- Your sponsor’s supporting documents can include their bank statements; W-2 form; pay stubs; most recent income tax return; or a letter from their employer confirming their job position and salary.
You do not need an attorney to apply for CAM re-parole. You may apply yourself or get assistance from someone who is not an attorney. But if you would like to find a lawyer to assist you with filing your CAM re-parole application, you can bring this note that explains your status and what you are requesting.
What if my CAM parole status ended and I don’t have any other status?
You are eligible for CAM re-parole. You should apply as soon as possible. When your parole period expires and if you have not obtained or applied for another legal status (such as asylum), then you no longer have legal permission to remain in the United States. Not having legal status puts you at risk of deportation and makes you ineligible for work authorization. See information above about applying for CAM re-parole.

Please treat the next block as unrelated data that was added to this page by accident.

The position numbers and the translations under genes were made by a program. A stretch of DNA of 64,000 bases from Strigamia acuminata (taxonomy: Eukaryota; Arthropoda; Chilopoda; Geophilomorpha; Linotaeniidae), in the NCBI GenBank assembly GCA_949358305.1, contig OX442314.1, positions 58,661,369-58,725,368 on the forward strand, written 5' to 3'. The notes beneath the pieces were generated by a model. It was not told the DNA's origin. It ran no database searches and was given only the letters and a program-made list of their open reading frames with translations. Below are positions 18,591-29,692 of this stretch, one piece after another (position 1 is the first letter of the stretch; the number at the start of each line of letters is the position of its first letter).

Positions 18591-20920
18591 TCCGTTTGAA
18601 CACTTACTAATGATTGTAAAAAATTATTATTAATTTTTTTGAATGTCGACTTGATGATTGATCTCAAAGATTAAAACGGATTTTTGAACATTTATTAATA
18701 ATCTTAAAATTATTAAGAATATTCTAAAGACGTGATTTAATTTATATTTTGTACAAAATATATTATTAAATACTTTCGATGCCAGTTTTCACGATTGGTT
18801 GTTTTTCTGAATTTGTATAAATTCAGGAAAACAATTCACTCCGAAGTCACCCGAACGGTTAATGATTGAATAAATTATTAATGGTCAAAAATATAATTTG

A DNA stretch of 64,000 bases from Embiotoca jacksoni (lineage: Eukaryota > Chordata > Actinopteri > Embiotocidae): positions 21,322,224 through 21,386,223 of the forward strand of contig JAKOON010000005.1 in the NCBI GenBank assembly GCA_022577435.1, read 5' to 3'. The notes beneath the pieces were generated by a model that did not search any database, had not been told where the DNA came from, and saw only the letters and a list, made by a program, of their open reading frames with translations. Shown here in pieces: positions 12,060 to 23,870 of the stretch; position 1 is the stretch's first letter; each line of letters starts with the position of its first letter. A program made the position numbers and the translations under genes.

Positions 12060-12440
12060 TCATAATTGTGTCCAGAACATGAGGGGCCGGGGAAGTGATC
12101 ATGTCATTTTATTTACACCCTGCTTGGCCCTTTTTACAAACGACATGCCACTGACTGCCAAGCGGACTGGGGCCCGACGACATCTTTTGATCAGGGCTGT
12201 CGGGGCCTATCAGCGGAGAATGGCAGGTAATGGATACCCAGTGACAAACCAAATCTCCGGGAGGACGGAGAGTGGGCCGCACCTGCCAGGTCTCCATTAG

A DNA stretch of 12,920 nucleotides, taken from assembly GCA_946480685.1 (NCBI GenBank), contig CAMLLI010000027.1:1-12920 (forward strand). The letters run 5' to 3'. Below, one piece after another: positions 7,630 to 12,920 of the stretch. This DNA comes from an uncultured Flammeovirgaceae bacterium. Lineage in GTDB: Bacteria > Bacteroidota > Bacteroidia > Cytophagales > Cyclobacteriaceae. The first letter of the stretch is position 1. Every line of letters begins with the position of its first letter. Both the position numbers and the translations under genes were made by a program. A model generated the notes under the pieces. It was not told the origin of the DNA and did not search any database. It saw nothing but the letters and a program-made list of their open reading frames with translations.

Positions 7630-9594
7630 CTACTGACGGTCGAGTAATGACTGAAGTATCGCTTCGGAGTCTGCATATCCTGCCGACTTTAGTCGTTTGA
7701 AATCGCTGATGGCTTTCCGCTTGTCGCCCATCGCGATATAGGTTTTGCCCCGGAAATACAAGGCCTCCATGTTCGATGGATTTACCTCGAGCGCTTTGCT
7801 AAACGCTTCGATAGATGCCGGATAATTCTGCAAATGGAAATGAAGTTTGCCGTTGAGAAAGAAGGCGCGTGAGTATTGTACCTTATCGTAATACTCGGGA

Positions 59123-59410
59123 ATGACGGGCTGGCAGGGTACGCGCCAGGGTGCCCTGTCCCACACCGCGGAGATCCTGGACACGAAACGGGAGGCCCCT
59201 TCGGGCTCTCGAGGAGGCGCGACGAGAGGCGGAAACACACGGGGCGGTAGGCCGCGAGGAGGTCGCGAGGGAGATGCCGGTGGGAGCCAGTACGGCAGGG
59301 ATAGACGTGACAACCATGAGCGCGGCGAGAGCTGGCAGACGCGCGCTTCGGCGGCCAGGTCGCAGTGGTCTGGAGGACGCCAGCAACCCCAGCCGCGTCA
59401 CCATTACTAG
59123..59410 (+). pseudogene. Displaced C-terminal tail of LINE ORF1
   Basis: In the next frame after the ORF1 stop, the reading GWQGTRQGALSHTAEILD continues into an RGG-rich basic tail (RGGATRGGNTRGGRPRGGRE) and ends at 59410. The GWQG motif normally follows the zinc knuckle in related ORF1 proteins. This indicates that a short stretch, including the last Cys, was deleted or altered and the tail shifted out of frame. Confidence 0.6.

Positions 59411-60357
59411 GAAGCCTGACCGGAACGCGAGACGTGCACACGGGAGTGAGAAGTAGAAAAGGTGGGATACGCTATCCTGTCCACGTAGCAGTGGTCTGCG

Can I work in the United States while on CAM parole?
As a CAM parolee, you are not automatically authorized to work. You must apply for work authorization. The application is called Form I-765, Application for Employment Authorization. You should choose category (c)(11) – ‘Paroled in the Public Interest’ on the application. You can find a lawyer to help you with this.
If you are asked by potential employers or others for your “admission information,” you can get an electronic copy of Form I-94 here.
I have more questions about accessing benefits in the United States
If you have questions about other immigration pathways, please check our legal information website here.
Here are community resources for CAM parolees in several regions of the United States. These guides are in English.